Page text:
I 10
L 4= 6
L 5= 8
L 6
 ENT 1 L 7
 ENT 2 L 8
 MST 0
 LAO 9     Address of j, to be used as a parameter
 CUP 1 L 3 Call to addparam
L 7= 10
L 8= 6

 MST 0
 CUP 0 L 6

The mark stack carries the administrative details for executing and returning from a procedure and for maintaining the necessary links to access variables in outer levels:

The following example program contains a nested recursive procedure and the schematic diagram shows the static and dynamic links on the stack at the time the program halts. The static link of a procedure will always point to the stack frame of the textually enclosing procedure (q will always point to p, p will always point to the program); the dynamic link will always point to the stack frame of the calling procedure (in this example, q will point sometimes to p and sometimes to q):

program main(input,output);
 var j: integer;

procedure p;
    var i: integer;

procedure q;
    if i > 0 then begin
        i:=i-1; j := j+1;
        q (*procedure q is called recursively here*)
    else write(input, 0) (*execution error to halt program*)


    j := 0;

Fig. 10.4

If p were called recursively before calling q, the static links of q would then point to the most recent stack frame of p.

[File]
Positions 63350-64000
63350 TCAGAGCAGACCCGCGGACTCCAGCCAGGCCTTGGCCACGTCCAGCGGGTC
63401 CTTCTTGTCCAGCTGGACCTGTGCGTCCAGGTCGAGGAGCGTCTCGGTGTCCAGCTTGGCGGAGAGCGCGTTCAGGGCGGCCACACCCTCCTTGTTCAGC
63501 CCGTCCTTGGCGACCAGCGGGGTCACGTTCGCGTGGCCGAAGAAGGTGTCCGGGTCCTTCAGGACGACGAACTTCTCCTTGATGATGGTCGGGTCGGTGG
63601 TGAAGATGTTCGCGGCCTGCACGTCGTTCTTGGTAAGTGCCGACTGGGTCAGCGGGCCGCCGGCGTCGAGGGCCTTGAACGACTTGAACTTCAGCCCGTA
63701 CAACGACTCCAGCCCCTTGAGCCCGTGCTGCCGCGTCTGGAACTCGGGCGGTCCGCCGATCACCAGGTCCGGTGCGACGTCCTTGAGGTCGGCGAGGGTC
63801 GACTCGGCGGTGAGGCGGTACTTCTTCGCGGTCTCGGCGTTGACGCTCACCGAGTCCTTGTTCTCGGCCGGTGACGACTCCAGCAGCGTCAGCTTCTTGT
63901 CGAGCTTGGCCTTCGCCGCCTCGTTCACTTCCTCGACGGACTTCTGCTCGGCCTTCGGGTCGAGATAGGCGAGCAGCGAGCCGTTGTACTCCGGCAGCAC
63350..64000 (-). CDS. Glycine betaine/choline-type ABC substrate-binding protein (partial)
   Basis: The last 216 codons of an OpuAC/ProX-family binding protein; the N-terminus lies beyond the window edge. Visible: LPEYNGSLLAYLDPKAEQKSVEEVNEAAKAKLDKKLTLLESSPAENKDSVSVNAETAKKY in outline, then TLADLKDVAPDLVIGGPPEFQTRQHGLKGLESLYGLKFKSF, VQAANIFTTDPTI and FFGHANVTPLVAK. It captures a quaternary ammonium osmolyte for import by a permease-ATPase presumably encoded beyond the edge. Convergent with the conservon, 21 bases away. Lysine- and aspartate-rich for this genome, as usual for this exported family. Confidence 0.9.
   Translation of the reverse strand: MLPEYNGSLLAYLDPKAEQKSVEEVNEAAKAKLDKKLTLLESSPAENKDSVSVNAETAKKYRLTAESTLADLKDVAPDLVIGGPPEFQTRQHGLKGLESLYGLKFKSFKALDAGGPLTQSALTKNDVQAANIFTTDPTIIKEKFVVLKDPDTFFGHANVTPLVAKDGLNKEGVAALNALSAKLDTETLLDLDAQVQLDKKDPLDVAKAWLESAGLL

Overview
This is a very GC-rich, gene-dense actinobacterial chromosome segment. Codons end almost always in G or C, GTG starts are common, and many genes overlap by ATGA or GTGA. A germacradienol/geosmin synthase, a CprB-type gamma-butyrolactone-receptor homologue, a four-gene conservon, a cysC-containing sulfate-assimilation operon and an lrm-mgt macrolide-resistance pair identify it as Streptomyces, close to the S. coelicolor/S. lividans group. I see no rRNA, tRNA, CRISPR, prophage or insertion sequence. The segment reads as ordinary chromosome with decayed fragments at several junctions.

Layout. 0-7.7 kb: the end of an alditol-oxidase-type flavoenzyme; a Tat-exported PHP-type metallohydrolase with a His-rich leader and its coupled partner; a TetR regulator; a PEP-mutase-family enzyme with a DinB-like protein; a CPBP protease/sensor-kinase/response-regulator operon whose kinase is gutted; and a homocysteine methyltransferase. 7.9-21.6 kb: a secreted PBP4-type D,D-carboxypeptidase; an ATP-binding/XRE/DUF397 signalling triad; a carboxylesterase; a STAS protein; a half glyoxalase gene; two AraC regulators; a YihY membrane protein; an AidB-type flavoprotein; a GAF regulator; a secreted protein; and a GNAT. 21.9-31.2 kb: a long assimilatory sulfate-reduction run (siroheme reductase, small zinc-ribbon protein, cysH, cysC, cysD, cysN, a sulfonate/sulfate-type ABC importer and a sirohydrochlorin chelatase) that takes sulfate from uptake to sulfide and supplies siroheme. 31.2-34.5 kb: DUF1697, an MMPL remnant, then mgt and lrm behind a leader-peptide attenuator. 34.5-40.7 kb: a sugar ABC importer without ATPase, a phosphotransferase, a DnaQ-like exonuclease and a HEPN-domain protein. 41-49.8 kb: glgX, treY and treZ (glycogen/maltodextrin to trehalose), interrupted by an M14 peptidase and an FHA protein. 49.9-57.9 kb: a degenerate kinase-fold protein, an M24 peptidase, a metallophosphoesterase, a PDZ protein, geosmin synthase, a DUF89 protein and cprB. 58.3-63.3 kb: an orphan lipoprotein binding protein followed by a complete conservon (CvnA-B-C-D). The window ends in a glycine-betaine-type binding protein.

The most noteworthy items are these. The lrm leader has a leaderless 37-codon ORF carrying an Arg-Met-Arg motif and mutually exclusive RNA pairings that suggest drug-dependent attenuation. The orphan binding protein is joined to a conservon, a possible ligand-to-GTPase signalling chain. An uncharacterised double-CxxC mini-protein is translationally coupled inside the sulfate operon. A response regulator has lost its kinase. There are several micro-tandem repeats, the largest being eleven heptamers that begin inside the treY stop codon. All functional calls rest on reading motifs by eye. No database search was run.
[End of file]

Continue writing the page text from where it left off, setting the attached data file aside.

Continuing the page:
Instructions for calling procedures and functions

There are three P-code instructions for building stack frames, MST and CUP are used before entering the procedure and ENT is used for the first two instructions within the procedure. The detailed operation of these instructions is as follows.

A typical calling sequence is

 MST 0
 [code to load parameters]
 CUP 0 L 3

The operand of the MST (mark stack) instruction is an indication of the depth of nesting of the given procedure and is defined as "one plus the level of the calling procedure minus the level of the called procedure". This is used for calculating the static link. In the above example, when the program calls p is will use MST 0; when p calls q it will also use a MST 0; when q calls itself, it will use MST 1.

MST 0 means: the static link is the stack frame that called you; MST 1 means the static link is the static link of the stack frame that called you; MST 2 would use the static link of that frame, and so on.